The Father | Bashtata (2019) Oscars 2021 | Glasgow Film Festival 2021

Dir: Kristina Grozeva, Petar Vlachanov | Bulgaria Drama 87′

The Father is the third collaboration for Bulgarian auteurs Kristina Grozeva and Petar Valchanov. This superbly scripted psychological drama follows in the wake of The Lesson (2014) and Glory (2016/7) and explores a son’s attempts to rescue his father from the hands of an unscrupulous psychic healer.

Fraught with darkly piquant humour this comedy will resonate with anyone experiencing similar issues with their own ageing parents, the judicious mixture of farce and satire intertwining to deliver an enjoyable watch while skewering the situation down to a tee.

The Father in question is a dreadful dominating demon. Vasil (Ivan Savov) has no respect for his respectable married middle-aged son Pavel (an appealing Ivan Barnev) who is almost diminished to a blithering idiot in his presence, despite being a successful businessman.

During his wife Valentina’s funeral, Vasil behaves in a disgraceful manner by asking Pavel to take some final photographs of his mother’s corpse in its coffin. When Pavel refuses, Vassil berates him in front of the assembled mourners and insists on doing it himself, belittling Pavel in the process, who later deletes the macabre snaps.

But it doesn’t end there. Vasil becomes obsessed with the idea that his wife is trying to contact him from beyond the grave (by mobile) and decides to consult with a local medium, Dr Ruvi, involving Pavel in the process. Pavel feels responsible for his father, while not liking him terribly much: thoughts of getting back to his wife and business are subsumed by those of guilt; somehow he feels drawn into Vasil’s web of madness, unable to extricate himself from the parental ties that bind. Very much in the same vein as Alexander Payne’s Nebraska, Vasil exerts the same vulnerable power as Bruce Dern’s paternal figure. Clearly Vasil needs protecting from the strange requests made by Ruvi, but in helping him, Pavel takes on an irritating and undignified mission.

Pavel is also consumed by latent anger and constantly back-footed by his father’s unreasonable demands. Meanwhile Vasil become more and more absurd and desperate – the interplay between the two men providing a rich vein of humour. This entertaining two-hander (we never actually meet Ruvi or Pavel’s wife) cleverly sees Pavel emerging as the ultimate hero of the piece, Grozeva and Valchanov adding plenty of textural grist to the duo’s convincingly volatile relationship. MT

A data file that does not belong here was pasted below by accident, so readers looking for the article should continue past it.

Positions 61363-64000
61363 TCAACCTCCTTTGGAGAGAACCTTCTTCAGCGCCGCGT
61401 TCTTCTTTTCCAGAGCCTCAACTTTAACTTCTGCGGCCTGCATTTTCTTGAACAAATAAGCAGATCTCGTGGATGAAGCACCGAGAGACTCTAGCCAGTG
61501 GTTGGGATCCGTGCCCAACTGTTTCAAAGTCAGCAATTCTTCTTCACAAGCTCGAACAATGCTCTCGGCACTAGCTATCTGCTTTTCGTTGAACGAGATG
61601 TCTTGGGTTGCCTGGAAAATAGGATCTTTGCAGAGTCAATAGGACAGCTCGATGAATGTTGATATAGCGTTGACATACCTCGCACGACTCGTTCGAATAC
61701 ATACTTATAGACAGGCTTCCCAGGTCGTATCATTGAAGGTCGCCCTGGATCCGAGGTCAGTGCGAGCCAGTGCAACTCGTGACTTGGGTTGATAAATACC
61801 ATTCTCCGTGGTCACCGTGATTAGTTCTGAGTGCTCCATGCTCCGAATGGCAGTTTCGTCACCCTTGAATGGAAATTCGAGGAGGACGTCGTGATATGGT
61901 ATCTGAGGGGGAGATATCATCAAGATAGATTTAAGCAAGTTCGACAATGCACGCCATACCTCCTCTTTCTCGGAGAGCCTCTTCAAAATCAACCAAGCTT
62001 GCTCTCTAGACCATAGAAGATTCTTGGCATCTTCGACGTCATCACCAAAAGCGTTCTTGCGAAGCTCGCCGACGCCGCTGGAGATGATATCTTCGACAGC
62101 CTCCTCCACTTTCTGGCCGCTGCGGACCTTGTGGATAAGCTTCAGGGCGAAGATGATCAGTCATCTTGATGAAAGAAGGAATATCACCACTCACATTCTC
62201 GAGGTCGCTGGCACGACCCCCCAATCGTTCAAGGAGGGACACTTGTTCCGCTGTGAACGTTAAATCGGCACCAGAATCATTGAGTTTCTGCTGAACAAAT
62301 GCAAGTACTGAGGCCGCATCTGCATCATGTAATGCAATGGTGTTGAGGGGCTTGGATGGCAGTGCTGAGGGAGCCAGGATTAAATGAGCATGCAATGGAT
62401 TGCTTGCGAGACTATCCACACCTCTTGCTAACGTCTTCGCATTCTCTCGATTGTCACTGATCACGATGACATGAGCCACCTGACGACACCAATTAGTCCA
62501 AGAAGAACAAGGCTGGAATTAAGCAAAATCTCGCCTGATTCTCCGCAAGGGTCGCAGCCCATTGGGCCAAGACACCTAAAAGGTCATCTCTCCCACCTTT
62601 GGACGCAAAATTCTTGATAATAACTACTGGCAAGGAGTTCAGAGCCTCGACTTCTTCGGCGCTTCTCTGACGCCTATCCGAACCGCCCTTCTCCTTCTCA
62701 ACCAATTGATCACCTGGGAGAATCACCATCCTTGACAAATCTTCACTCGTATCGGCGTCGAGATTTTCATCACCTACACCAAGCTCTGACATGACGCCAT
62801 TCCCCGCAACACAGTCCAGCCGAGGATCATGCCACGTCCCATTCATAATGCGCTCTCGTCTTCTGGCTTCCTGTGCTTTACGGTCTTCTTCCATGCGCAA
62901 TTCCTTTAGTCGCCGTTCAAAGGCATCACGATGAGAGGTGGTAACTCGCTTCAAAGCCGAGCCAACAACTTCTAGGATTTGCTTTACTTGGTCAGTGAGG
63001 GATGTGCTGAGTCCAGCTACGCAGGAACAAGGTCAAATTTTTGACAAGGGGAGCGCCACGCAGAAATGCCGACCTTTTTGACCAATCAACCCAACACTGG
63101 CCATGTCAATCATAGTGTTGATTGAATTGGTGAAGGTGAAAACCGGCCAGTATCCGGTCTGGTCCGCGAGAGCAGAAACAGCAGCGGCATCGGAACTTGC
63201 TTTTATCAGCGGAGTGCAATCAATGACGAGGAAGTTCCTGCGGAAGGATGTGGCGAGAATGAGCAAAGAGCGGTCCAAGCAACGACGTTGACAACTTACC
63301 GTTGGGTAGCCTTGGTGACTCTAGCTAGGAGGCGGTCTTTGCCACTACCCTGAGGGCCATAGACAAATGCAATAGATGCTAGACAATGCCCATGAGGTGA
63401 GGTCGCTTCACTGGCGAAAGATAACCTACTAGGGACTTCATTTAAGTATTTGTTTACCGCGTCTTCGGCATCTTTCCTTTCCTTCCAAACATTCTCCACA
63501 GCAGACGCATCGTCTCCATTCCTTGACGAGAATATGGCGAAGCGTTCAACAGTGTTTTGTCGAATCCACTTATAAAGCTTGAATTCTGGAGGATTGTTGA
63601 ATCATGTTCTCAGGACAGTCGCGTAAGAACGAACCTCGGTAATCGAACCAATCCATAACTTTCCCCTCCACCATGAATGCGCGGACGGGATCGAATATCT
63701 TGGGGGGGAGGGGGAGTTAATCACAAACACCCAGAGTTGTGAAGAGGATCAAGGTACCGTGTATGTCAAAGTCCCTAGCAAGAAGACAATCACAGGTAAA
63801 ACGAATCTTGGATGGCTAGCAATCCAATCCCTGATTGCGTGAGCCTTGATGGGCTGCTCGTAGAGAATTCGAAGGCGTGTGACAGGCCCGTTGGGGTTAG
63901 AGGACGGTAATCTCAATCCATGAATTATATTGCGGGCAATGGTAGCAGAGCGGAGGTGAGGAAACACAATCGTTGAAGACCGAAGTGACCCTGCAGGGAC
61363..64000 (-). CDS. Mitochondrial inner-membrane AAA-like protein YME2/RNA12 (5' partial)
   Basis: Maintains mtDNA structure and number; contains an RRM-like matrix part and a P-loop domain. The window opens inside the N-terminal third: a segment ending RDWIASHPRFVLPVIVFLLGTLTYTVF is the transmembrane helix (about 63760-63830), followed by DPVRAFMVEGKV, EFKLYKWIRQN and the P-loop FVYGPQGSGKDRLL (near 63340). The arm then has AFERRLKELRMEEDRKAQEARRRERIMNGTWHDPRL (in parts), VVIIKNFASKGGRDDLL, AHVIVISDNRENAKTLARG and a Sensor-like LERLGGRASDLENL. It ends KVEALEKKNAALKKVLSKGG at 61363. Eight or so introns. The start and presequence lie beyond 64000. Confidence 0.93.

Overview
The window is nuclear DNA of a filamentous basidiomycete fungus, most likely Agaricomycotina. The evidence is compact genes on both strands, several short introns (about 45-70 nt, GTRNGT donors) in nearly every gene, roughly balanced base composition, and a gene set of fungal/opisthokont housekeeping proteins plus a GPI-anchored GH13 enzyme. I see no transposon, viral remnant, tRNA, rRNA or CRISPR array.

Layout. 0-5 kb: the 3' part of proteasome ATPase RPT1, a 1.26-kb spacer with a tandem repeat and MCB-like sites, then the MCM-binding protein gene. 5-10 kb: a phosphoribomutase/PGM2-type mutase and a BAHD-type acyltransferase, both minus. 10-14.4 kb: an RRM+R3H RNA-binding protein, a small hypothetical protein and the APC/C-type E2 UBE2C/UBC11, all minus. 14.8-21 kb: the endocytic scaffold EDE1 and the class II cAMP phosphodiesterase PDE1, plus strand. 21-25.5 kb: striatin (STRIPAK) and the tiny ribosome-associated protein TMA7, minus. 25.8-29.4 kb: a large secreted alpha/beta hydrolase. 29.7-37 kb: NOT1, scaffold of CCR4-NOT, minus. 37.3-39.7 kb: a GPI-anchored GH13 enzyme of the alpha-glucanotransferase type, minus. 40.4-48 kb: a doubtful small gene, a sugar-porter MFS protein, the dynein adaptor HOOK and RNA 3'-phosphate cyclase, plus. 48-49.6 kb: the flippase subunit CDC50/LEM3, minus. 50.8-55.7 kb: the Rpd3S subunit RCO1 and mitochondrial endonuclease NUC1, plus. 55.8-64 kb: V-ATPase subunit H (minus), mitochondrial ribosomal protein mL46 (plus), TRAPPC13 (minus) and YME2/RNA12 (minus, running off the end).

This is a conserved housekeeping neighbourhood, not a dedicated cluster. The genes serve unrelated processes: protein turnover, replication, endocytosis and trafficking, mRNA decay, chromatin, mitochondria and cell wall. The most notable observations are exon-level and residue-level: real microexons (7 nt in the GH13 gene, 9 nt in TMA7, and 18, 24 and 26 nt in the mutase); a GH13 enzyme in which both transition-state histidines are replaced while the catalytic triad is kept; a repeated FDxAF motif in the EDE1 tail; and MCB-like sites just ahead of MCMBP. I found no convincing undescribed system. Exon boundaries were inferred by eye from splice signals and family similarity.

Irina (2018) **** Marrakech International Film Festival 2018

Dir.: Nadejda Koseva; Cast: Martina Apostolova, Hristo Ushev, Kasiel Noah-Asher, Irina Jambonas, Alexander Kossev, Krassimir Dokov; Bulgaria 2018, 96 min.

Nadejda Koseva’s debut drama very much echoes the work of her compatriot Kristina Grozeva (The Lesson). Carried by talented newcomer Martina Apostolova in the title role, Koseva portrays a woman’s struggle with men and society in general. Unflinching and always ready to challenge inequality, Irina is full of passion and drive – but she must also discover what it means to love and to forgive.

Irina (Apostolava) is caught in a poverty trap. She works part-time in a restaurant near the capital Sofia, while work-shy husband Sasho (Ushev) is a stay at home father. Returning there one day, she surprises Shaso on the hop with her sister Lyudmila (Noah-Asher) but decides to turn a blind eye and instead invites the two for a drink: “I’m giving a party, I’ve been fired”. Shortly after, Shaso gets his comeuppance during a robbery at the nearby coal-mine, and is buried under the collapsed pit props. Irena saves his life, but suspects that their neighbour Varlam (Dokov) might have been responsible for the accident. But life goes on with Irina desperate for work but unsuccessful for the most part . After trying her luck as a prostitute, she answers a newspaper ad, and agrees to become a surrogate mother for payment. The wealthy couple, Eva (Jambonas) and Bozhidar (Kossev), are living in a parallel universe in Sofia, but Irina has nothing but contempt and judges them harshly. Another tragedy will bring her life firmly into focus.

For most of the time, Koseva conveys her message non-verbally, but in the opening scene, when Shasho badgers her for sex (but is happy to drink instead the beer Irina stole for him), she voices her unhappiness: “I wish I wasn’t alive”. Later on, symbolic gestures are enough: Bozhidar offers her a lift home from her gynaecological appointments in Sofia, but she prefers to take the bus. We see her refusal to be driven from the outside of the car, its windows one of many partitions, like that of the doctor’s office, which show her dis-enfranchisement. Somehow, these systemic fractures see Irina as a rank outsider trying to make her mark.

Apart from Apostolova’s strong performance, Kiril Prodanov’s striking images show that wealth can also be a trap: the many mirrors and alcoves are again partitions which shield  the inhabitants from the outside world. Koseva directs with great verve and confidence in this watchable debut, building on the experience gleaned from her short films. AS




Copyright © 2024 Filmuforia